« ZurückWeiter »
Than I to speak my grief unfpeakable:
Yet that the world may witnefs, that my end
Was wrought by nature, not by vile offence,
I'll utter what my forrow gives me leave.
In Syracufa was I born, and wed
Unto a woman, happy but for me;
And by me too, had not our hap been bad:
With her I liv'd in joy; our wealth increas'd,
By profperous voyages I often made
To Epidamnum; 'till my factor's death,
And the great care of goods at random left,
Drew me from kind embracements of my spouse;
From whom my abfence was not fix months old,
Before her felf (almost at fainting under
The pleafing punishment that women bear)
Had made provifion for her following me,
And foon, and safe, arrived where I was.
There she had not been long, but fhe became
A joyful mother of two goodly fons;
And, which was ftrange, the one fo like the other,
As could not be diftinguifh'd but by names.
That very hour, and in the self-fame Inn,
A poor mean woman was delivered
Of such a burthen, male-twins both alike:
Those (for their parents were exceeding poor)
I bought, and brought up to attend my fons.
My wife, not meanly proud of two fuch boys,
Made daily motions for our home-return:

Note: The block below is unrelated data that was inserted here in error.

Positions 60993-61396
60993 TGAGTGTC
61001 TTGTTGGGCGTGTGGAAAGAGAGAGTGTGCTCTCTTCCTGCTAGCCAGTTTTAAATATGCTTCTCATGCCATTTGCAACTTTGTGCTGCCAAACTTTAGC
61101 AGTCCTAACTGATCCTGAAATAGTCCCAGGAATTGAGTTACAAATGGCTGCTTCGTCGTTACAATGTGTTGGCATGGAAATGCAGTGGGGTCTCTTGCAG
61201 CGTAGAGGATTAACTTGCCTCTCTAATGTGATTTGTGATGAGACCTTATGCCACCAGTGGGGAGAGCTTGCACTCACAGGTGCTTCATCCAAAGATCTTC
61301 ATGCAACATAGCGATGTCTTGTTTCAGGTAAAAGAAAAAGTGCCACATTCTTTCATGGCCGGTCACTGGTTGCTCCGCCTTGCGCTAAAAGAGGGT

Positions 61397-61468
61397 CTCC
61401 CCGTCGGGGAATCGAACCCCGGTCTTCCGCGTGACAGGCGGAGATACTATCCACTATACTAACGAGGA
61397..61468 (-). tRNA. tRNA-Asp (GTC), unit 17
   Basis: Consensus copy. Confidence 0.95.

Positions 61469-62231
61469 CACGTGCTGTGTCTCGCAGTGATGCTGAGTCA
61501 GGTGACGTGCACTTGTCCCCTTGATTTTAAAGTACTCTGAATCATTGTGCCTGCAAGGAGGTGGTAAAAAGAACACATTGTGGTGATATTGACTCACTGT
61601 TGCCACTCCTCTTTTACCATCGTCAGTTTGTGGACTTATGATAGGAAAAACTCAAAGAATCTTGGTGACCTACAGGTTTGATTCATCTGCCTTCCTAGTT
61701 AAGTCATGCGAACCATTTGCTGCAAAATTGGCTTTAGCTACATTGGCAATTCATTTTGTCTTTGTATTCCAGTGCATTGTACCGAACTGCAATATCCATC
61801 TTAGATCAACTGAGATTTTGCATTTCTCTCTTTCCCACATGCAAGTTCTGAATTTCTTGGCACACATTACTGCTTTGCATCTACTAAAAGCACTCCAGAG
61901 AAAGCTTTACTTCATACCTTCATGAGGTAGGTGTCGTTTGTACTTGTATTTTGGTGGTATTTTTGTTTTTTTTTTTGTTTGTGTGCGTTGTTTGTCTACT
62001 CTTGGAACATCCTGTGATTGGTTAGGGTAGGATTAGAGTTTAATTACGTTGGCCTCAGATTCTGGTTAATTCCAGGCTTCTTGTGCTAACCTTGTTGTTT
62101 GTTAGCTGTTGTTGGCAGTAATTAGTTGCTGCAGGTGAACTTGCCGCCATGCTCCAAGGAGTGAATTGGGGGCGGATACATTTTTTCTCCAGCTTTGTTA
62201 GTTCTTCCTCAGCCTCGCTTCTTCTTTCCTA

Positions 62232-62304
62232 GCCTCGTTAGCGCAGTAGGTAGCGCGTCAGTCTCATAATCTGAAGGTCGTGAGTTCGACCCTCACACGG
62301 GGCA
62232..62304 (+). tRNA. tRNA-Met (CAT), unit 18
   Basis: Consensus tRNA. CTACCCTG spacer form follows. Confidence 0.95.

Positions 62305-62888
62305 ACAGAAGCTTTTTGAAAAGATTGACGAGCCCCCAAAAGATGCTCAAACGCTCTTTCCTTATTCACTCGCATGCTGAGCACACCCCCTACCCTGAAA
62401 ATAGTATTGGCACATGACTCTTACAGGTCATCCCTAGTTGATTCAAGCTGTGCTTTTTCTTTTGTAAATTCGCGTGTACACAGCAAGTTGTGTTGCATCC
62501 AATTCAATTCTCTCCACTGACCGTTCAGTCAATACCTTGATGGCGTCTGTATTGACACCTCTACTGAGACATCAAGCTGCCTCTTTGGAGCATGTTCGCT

Unwilling, I agreed; alas, too soon!
We came aboard.
A league from Epidamnum had we fail'd,
Before the always-wind-obeying Deep
Gave any tragick inftance of our harm;
But longer did we not retain much hope:
For what obfcured light the heav'ns did grant,
Did but convey unto our fearful minds
A doubtful Warrant of immediate death;
here to have had in his Eye the Exordium of Eneas's Speech to Dide in the fecond Book of Virgil's Æneis.
Infandum, Regina, jubes renovare dolorem, &c.
Which, tho' my felf would gladly have embrac'd,
Yet the inceffant weeping of my wife,
(Weeping before, for what the faw muft come ;)
And piteous plainings of the pretty babes,
That mourn'd for fashion, ignorant what to fear,
Forc'd me to feek delays for them and me:
And this it was; (for other means were none.)
The failors fought for fafety by our boat,
And left the thip, then finking-ripe, to us;